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The Next Half-Decade For Snap

Snap (NYSE:SNAP) has burned plenty of investors before. The Snapchat maker went public at $17 in March 2017, quickly soared to the high $20s, then slid to about $5 last December amid concerns about its slowing user growth, competition from Facebook‘s (NASDAQ:FB) Instagram, and lack of profitability.

However, Snap’s stock rebounded to the mid-teens this year as its user growth stabilized, its average revenue per user (ARPU) improved, and its losses narrowed. Snap also expanded Snapchat’s ecosystem with new features to boost its ARPU. Those improvements indicate that Instagram wouldn’t render Snapchat obsolete anytime soon. But will Snapchat still survive and thrive over the next five years?

Snap’s biggest challenges

Snap finished the first quarter with 190 million daily active users (DAUs), compared to 186 million in the fourth quarter and 191 million a year ago. That sequential stabilization indicates that its core users, most of whom belong to the coveted Gen Z demographic, aren’t abandoning the platform.

41% of U.S. teens still call Snapchat their favorite social network, compared to 35% for Instagram, according to Piper Jaffray’s latest “Taking Stock with Teens” survey. Furthermore, Snap consistently grew its ARPU by selling more automated ads at lower prices — which offset its peaking user growth over the past year:

GrowthQ1 2018Q2 2018Q3 2018Q4 2018Q1 2019


In other words, Snap will keep prioritizing its revenue growth per user over its total user growth over the next few years. It will try to maintain that momentum by integrating more in-app games, original videos, augmented reality (AR) lenses, and other features to its ecosystem.

It’s also expanding its ad network to third-party apps, making it easier for small businesses to launch ad campaigns through a partnership with Shopify, and it’s encouraging developers to create more Snapchat features — which will hopefully expand the app into a full-blown platform.

A tough balancing act with unpredictable variables

However, it’s still unclear if those new features can boost Snap’s ARPU enough to offset its slowing user growth over the long term. eMarketer expects Snapchat’s total monthly active users (MAUs) in the U.S. to decline 2.8% to 77.5 million this year, and only grow slightly to 28.1 million by 2023. The firm estimates that 39.9% of U.S. social media users used Snapchat last year, but that figure could drop to 37.9% this year, and 35.3% by 2023.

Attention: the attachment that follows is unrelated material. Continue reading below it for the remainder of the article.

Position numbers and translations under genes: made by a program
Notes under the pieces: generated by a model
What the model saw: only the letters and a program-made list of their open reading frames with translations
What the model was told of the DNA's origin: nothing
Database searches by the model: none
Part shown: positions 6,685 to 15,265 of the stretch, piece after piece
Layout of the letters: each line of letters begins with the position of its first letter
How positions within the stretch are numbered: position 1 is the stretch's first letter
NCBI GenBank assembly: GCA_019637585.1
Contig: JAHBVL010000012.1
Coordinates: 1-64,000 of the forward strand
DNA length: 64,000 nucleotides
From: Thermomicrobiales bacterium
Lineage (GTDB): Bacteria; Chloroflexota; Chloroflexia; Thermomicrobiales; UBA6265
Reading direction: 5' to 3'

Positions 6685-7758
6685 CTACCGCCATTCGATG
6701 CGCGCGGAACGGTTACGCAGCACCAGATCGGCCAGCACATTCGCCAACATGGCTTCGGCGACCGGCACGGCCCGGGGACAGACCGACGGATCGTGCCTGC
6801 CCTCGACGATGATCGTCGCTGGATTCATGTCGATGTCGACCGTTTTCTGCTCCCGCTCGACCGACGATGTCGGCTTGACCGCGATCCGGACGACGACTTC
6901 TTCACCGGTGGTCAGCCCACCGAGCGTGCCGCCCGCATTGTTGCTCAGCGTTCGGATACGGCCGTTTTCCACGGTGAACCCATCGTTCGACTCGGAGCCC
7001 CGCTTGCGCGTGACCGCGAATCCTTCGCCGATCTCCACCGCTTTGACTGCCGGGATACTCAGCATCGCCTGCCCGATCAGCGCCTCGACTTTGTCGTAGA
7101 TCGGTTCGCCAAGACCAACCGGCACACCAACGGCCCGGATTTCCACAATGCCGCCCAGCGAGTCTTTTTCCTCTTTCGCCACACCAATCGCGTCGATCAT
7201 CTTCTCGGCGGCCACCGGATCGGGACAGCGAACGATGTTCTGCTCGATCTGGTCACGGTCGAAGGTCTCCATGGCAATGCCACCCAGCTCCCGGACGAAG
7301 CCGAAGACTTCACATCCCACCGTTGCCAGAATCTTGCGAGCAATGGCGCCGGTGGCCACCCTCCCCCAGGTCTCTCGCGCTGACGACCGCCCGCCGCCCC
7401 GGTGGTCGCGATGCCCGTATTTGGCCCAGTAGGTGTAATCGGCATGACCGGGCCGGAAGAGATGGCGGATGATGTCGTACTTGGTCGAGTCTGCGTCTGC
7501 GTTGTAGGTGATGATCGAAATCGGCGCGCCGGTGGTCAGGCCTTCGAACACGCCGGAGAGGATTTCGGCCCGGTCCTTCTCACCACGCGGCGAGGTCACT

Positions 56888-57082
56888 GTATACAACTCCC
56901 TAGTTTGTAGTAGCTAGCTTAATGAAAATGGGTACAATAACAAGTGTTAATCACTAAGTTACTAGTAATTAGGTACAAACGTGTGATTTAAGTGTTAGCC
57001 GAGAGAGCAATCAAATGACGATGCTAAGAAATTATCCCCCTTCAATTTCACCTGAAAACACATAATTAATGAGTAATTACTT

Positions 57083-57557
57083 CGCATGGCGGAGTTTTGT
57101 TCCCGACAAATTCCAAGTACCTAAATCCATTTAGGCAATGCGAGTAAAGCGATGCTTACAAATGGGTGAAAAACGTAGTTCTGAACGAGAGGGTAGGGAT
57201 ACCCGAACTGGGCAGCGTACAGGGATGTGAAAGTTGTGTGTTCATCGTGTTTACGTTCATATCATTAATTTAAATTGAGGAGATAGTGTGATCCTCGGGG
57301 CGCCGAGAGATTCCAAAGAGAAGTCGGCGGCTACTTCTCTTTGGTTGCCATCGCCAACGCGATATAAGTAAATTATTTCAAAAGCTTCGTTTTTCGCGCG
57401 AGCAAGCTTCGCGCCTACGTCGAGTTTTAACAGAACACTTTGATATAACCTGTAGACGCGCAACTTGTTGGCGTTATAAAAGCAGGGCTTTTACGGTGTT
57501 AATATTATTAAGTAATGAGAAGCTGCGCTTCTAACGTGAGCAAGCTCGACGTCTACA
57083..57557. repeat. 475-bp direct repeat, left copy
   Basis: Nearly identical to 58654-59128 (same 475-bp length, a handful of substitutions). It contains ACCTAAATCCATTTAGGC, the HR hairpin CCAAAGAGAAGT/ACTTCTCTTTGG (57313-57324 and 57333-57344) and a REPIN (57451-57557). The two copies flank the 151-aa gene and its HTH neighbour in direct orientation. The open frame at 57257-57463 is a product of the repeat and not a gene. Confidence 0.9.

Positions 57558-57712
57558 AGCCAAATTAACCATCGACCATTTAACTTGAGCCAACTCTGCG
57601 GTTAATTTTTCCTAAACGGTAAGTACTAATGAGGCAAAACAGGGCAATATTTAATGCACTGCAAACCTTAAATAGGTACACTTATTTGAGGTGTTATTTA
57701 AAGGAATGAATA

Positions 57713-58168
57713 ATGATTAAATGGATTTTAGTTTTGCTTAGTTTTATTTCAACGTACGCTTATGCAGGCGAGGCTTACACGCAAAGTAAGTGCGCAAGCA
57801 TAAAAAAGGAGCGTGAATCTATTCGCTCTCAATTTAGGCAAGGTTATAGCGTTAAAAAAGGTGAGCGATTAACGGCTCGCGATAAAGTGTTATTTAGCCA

That decline can be attributed to tough competition from Instagram, which is expected to grow its U.S. MAUs 6.2% to 106.7 million this year. eMarketer also expects Instagram to add nearly 19 million new MAUs by 2023 — which puts a lot of pressure on Snapchat to increase its revenue per user.

Snap reined in its spending over the past year, which narrowed its net loss from $386 million to $310 million between the first quarters of 2018 and 2019. Its negative free cash flow (FCF) of $78 million also improved significantly from a negative FCF of $268 million a year ago.

Snap finished last quarter with $246 million in cash and equivalents, but its negative FCF indicates that it could still run out of cash in the near future. This indicates that it needs to be cautious with its ecosystem expansion efforts and avoid wasteful projects like Spectacles in the future.

Trying to justify its premium valuation

Snap’s stock trades at about 11 times this year’s sales and 9 times next year’s sales. Analysts expect its revenue to rise 35% this year and 31% next year, but its bottom line is expected to stay in the red.

Facebook trades at just 8 times this year’s sales and 7 times next year’s sales. Wall Street expects Facebook to generate revenue growth of just 24% this year and 21% next year — but Facebook is also firmly profitable and trades at just 21 times forward earnings.

Facebook’s growth is decelerating, but most investors believe the world’s top social network will still exist in five years. Snap’s outlook is hazier — its business is stabilizing, but it will face more pressure to boost its ARPU and narrow its losses as its user growth tops out. Accomplishing that as it expands its ecosystem will be tough.

I think Snapchat will still be relevant in five years, since current Gen Z users won’t simply stop using the app as they age. However, Snapchat isn’t out of the woods yet, and it needs to prove that its new efforts — which include targeting older users, expanding its walled garden, and attracting more developers — can pay off.

Src: Fool

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